Before I finish out one last topic I wanted to discuss.  A few years ago in my haunt review, I singled out Bone Yard for being well, for not being all that good.  I believe my comment was there was no one there when we walked through.  Which admittedly is not a good experience to have.  So with that being said.  I was impressed with the Screamsters and scare zones this year, we went through all of them at least a few times each, I think I got startled once or twice, (maybe more than that), But never was at a loss to see people getting scared (including those WITH me, that’s always the best part), and since I am a big proponent of giving kudos when deserved, a kudos to all those that have the much harder job of scaring a much larger group of people in a much less organized atmosphere then one would find in a house/maze itself.

This is Timber Wolf's new helix with pretty lights.

 To finish up, overall, there are definitely areas for the park to improve, but that is always the case everywhere, I think some of the biggest areas are staffing, (especially food service, but other areas too), as well as ride capacity.  I have never seen so many coaster trains stacked in all my life at Worlds of Fun. (stacking refers to when the returning train sits in the trims behind the station waiting for the second train to be dispatched)  A friend of mine the other night timed them and messaging me saying Timber Wolf was averaging 4.5 minutes per cycle, which is approximately an hourly capacity of 600 (assuming two trains), on a ride that's probably capable of around double that...    I think the staffing issues are also somewhat prevalent in the haunts, though I think the Screamsters there give 110% in most cases.  After speaking with numerous friends on this issue we all seem to agree that Haunt has suffered from a needless corporate influence,  the homegrown and spontaneous atmosphere that once permitted haunt and allowed it to grown from a tiny local event to a midwestern spectacle is what peopled loved and what created the crowds we see today, not slick marketing, or “scare school”.  Haunt, at least for those that visit multiple times a year, every year has been weakened from the originality that made the original Halloweekends, not necessarily perfect, but perfect because of its imperfections.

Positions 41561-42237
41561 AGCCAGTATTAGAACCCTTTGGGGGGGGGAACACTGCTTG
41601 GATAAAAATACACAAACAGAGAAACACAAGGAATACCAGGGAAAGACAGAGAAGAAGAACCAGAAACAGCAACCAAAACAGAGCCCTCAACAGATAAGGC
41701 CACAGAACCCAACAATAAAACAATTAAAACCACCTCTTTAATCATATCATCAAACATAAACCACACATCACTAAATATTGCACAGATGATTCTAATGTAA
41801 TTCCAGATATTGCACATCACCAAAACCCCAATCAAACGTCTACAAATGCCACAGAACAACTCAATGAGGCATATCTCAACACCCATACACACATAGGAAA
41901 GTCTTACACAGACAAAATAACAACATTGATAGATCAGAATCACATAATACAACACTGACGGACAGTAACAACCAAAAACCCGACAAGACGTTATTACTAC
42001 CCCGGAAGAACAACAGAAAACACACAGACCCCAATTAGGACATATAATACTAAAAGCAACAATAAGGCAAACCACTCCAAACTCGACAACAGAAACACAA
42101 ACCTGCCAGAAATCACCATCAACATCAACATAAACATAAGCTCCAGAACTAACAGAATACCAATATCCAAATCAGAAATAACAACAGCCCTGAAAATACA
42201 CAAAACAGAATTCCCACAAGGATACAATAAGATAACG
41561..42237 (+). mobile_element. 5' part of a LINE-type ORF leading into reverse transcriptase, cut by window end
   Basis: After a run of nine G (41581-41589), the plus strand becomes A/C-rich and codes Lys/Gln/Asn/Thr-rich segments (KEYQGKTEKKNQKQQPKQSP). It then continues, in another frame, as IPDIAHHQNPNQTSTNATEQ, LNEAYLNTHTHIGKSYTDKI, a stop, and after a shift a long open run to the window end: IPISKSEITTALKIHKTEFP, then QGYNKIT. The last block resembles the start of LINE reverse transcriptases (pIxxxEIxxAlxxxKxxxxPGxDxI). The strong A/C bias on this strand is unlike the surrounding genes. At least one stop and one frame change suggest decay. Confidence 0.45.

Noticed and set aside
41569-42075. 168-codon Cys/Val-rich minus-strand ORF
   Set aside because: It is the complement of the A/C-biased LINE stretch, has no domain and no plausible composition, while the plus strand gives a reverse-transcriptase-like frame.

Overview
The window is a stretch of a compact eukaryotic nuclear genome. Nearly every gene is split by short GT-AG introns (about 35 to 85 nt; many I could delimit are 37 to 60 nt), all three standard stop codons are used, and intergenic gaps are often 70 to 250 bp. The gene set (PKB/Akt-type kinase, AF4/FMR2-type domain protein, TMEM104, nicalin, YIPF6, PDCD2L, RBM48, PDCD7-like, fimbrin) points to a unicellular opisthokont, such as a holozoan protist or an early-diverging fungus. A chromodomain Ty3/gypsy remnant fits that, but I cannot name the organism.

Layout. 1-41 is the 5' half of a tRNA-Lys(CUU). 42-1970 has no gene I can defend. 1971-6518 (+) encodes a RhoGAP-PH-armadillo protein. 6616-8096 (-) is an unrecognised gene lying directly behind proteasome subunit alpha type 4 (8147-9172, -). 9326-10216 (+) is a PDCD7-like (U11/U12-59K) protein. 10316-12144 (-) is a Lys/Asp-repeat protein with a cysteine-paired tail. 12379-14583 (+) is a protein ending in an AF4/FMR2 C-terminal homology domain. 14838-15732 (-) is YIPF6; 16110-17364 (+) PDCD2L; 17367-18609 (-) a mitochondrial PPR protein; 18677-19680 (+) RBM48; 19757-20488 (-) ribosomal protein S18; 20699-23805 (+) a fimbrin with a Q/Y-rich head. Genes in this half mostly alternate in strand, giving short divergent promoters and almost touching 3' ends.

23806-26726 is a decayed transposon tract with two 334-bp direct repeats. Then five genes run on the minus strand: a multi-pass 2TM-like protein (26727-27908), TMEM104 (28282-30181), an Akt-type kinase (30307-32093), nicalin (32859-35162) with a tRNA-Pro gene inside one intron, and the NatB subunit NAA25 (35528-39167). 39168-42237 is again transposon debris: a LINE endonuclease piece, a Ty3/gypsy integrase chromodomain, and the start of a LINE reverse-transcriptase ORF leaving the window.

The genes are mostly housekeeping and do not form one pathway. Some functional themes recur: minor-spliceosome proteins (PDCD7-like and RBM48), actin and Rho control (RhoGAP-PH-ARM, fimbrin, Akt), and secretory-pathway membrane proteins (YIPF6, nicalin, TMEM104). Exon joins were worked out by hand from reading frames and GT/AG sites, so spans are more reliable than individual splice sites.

I could leave it there but there is one last thing I need to say.  As a former Screamster myself I want to give kudos and thank every single Screamster that made our experience fun.  In the end, that’s what its about right?  A World of Fun?  As I mentioned its hard and tedious work, and sometimes rather thankless getting off at 3 am in the morning, scrubbing paint off your face, and still having it stuck in places you couldn’t reach, until Monday morning when people at your real job look at you weird because your ears are still black.  Let me tell you it may seem thankless but it’s not, you and every Screamster that came before you built the event, not marketing, not ticket sales, not some slick online commercial, YOU.  People came in 2004, in 2006 in 2012, in 2017 and because of YOU had a great time, an amazing time, they then told their friends, who told their friends, who put the cars in the parking lot, and created the massive attendance numbers the park is experiencing today.  Remember that, remember the amazing experience you created but not only for the guests but for yourself too.